The Bill of the Century
The Epic Battle for the Civil Rights Act
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The Civil Rights Act of 1964 was the single most important piece of legislation passed by Congress in American history. This one law so dramatically altered American society that, looking back, it seems preordained-as Everett Dirksen, the GOP leader in the Senate and a key supporter of the bill, said, “no force is more powerful than an idea whose time has come.” But there was nothing predestined about the victory: a phalanx of powerful senators, pledging to “fight to the death” for segregation, launched the longest filibuster in American history to defeat it.
The bill's passage has often been credited to the political leadership of President Lyndon Johnson, or the moral force of Martin Luther King. Yet as Clay Risen shows, the battle for the Civil Rights Act was a story much bigger than those two men. It was a broad, epic struggle, a sweeping tale of unceasing grassroots activism, ringing speeches, backroom deal-making and finally, hand-to-hand legislative combat. The larger-than-life cast of characters ranges from Senate lions like Mike Mansfield and Strom Thurmond to NAACP lobbyist Charles Mitchell, called “the 101st senator” for his Capitol Hill clout, and industrialist J. Irwin Miller, who helped mobilize a powerful religious coalition for the bill. The "idea whose time had come" would never have arrived without pressure from the streets and shrewd leadership in Congress--all captured in Risen's vivid narrative.
This critical turning point in American history has never been thoroughly explored in a full-length account. Now, New York Times editor and acclaimed author Clay Risen delivers the full story, in all its complexity and drama.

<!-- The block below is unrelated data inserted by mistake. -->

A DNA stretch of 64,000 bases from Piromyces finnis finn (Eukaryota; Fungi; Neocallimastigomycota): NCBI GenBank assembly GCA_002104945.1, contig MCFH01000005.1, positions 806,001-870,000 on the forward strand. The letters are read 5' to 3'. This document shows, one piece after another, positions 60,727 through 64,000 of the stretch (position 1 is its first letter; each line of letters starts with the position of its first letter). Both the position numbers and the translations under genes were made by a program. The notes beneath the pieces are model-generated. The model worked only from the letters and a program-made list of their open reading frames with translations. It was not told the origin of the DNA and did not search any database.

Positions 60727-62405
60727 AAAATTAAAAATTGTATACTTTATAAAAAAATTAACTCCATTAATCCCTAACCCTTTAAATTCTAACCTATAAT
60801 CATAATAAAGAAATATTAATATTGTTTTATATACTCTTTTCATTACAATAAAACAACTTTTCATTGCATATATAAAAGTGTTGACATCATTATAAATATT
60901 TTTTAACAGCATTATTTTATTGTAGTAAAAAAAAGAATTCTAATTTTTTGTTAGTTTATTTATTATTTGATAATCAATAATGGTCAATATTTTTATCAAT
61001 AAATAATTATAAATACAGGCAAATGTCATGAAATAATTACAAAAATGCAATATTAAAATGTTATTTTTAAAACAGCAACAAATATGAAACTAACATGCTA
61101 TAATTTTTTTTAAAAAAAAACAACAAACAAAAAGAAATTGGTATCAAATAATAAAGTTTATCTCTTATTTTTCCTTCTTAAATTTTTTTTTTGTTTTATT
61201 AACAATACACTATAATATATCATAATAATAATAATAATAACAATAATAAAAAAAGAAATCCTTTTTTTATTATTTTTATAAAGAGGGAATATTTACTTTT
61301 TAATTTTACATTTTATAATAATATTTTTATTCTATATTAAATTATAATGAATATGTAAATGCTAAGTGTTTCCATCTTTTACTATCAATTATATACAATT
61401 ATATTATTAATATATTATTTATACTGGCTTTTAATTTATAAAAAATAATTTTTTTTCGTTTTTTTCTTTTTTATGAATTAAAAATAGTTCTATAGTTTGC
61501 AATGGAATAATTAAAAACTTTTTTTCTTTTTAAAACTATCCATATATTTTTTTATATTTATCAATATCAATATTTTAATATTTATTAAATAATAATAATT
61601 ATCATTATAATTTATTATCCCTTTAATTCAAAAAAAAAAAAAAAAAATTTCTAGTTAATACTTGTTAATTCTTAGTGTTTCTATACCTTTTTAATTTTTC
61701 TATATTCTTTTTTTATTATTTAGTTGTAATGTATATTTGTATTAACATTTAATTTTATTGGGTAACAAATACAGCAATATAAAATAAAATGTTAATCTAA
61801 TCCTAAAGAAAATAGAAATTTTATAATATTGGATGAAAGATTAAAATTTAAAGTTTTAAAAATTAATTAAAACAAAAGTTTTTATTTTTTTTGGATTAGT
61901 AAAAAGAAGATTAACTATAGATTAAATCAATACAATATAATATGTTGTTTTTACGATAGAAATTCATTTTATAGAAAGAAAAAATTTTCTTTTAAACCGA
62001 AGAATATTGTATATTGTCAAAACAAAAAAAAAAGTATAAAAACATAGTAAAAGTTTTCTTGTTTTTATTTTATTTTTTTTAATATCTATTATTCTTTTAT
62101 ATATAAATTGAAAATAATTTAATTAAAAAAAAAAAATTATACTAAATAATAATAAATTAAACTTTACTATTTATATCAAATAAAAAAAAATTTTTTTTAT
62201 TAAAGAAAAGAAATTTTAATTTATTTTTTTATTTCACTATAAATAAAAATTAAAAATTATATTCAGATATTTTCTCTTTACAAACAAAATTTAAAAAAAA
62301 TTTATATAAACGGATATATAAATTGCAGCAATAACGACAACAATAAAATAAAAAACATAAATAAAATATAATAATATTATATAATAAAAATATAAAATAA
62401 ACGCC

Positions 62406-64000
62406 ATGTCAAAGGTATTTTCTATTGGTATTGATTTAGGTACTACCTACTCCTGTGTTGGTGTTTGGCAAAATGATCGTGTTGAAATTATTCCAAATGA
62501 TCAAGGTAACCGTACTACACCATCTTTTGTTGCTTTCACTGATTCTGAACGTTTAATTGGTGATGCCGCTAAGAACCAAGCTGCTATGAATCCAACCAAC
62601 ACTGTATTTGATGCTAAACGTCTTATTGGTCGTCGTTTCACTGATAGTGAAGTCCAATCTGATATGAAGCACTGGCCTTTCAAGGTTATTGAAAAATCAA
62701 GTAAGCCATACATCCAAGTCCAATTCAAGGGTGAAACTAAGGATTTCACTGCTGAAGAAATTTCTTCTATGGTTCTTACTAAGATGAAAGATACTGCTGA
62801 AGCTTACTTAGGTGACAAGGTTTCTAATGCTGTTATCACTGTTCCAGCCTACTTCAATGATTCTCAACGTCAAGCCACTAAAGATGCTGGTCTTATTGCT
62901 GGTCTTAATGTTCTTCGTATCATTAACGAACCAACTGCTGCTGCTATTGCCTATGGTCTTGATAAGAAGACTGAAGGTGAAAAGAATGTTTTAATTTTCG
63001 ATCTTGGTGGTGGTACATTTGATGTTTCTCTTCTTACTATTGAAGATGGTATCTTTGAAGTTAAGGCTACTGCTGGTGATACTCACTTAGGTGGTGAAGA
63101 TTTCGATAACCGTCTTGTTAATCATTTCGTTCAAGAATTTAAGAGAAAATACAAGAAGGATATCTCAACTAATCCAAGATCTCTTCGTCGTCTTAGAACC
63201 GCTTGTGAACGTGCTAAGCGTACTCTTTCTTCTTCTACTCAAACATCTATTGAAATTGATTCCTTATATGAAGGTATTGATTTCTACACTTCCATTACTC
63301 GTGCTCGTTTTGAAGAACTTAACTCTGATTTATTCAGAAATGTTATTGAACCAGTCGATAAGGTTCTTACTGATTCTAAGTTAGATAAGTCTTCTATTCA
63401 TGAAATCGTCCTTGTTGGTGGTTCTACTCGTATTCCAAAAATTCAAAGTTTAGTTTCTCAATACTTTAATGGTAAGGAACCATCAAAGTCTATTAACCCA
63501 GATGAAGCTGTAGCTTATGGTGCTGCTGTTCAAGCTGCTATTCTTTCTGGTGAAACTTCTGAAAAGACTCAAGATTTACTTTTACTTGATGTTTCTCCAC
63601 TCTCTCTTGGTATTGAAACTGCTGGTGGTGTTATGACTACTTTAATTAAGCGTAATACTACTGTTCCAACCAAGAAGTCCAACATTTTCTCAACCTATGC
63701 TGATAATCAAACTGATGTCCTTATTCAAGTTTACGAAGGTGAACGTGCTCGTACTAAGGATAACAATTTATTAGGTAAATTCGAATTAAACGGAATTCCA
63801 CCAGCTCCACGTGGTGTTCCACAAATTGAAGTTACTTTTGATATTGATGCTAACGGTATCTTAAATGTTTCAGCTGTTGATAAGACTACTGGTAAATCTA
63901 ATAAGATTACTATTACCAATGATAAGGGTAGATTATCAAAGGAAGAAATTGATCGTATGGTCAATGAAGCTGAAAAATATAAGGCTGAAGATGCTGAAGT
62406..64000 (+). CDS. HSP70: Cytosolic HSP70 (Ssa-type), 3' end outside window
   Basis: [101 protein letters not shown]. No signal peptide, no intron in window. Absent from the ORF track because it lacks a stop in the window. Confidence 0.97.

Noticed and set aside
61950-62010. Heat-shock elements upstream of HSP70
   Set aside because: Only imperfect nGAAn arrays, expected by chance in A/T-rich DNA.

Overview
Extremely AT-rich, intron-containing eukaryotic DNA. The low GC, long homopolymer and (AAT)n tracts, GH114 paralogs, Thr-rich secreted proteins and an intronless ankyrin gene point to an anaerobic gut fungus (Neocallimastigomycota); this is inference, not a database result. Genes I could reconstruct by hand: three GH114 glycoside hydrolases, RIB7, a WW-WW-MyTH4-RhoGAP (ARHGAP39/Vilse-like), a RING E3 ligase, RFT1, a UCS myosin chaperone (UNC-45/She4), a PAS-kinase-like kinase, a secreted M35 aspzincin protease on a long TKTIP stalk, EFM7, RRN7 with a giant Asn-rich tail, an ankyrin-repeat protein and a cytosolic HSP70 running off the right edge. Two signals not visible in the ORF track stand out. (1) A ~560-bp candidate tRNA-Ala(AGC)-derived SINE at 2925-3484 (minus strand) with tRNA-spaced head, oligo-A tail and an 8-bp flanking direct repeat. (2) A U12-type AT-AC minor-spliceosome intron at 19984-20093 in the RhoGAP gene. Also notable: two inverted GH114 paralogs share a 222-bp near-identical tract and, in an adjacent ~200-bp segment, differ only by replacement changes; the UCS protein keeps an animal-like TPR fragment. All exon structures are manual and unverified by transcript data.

Praise For The Bill of the Century: The Epic Battle for the Civil Rights Act…
“Scrupulous accuracy…well-researched.” —Kirkus
“Risen is adept at weaving in juicy snippets of conversation and his fluid prose.” —Publishers Weekly
“Smart and stirring.” —New Republic
“This is an outstanding study of the passage of the Civil Rights Act of 1964. Moreover, it is an exceptional examination of how Congress worked 50 years ago. What makes New York Times op-ed editor Risen's account compelling is his depiction of a subtle process that depended on a cast of characters. First, it was in the House of Representatives where Democrats like Emanuel Celler and Republicans such as William McCullough conspired to override southern objections. Although Risen gives President Lyndon B. Johnson his due, he does not describe him as the indispensable force in passing the first major piece of civil rights legislation since the 14th amendment. In the Senate, the author highlights Everett Dirksen, Hubert Humphrey, and Mike Mansfield for their efforts. He even breaks scholarly ground by pointing out that Howard Smith's amendment expanding women's rights was not offered solely as a poison pill, but due to a lifetime of devotion to gender equality. Risen's account of John Kennedy's efforts are sparkling. A work of high academic quality written with a journalist's flair for telling a tale. Superb. Summing Up: Essential. All levels/libraries.” —D. R. Turner, Davis and Elkins College, CHOICE
Bloomsbury Press, 9781608198245, 320pp.
Publication Date: April 1, 2014